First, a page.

Optical manipulation and spectroscopy of single functional globin-containing cells in microfluidic systems
Recent advances in microbiology and biomedicine require development of tools to monitor the response of single cells to environmental stimuli under controlled physiological conditions. In this thesis, I describe how this can be achieved by combining various spectroscopic techniques with optical tweezers and microfluidic systems. Apart from absorption spectroscopy the technique of resonance Raman microscopy has been used to examine the oxygenation cycle of optically trapped cells containing heme-proteins, i.e. hemoglobin in red blood cells, neuroglobin overexpressed in Escherichia coli bacteria, and the nerve globin of the polychaete annelid Aphrodite aculeate in the ganglia of the nerve chain. Resonance Raman spectroscopy is an excellent tool to investigate the structure-function relationship of heme proteins. The porphyrin group in the heme absorbs visible light and a resonance effect leads to a selective enhancement of the porphyrin vibrations, hence, the method gives information about the oxygenation as well as the spin state of the heme iron.
An important issue in the field of biochemistry, biomedicine and drug discovery is the mimicking of in vivo conditions in an in vitro environment. There is a demand to monitor chemical reactions in real time with good control over the diffusion of substances. Microfluidic technology can fulfil many of these requirements. Within this work, I developed a microfluidic system equipped with a pump that is connected to a switch enabling the flushing of buffers purged with O2 or N2 to create aerobic or anaerobic conditions in a flow cell. By doing so, I was able to monitor the oxygenation cycle of heme proteins reversibly over an extended period of time, confirming that the set-up meets the demand of physiological conditions.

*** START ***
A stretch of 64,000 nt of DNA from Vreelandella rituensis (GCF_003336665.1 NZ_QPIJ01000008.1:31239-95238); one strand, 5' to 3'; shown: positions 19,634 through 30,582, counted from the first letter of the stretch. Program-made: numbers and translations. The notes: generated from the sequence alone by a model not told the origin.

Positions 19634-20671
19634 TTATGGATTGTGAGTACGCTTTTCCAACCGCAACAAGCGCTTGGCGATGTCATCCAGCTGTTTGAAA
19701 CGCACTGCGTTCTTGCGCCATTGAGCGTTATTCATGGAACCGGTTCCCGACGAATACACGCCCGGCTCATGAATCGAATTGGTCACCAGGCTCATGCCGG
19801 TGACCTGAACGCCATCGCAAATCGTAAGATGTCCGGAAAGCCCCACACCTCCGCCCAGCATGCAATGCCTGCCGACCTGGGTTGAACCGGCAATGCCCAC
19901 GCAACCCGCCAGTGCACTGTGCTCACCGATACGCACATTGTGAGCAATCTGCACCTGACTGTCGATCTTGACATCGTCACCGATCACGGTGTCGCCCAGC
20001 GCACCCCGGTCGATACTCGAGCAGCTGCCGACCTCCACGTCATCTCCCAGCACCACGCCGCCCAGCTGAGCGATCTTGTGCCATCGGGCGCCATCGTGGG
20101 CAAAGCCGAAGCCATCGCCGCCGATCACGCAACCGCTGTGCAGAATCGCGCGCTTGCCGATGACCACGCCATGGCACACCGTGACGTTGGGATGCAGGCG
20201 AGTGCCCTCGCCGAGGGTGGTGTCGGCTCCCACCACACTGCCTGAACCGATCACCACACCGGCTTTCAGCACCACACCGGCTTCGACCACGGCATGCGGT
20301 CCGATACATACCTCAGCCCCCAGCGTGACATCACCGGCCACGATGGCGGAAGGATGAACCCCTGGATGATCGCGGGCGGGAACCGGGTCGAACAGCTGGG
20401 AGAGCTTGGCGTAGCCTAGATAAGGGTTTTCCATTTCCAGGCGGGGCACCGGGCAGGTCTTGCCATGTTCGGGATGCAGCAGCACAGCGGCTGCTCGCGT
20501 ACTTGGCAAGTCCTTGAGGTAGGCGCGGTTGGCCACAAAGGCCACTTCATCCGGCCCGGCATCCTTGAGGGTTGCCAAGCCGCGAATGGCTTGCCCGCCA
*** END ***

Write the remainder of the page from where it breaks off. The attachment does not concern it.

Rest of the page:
resonance Raman spectroscopy
10.00 Kollektorn, Kemivägen 9, Chalmers
Opponent: Prof. Dr. Halina Rubinsztein-Dunlop, Centre for Biophotonics and Laser Science, University of Queensland, Australia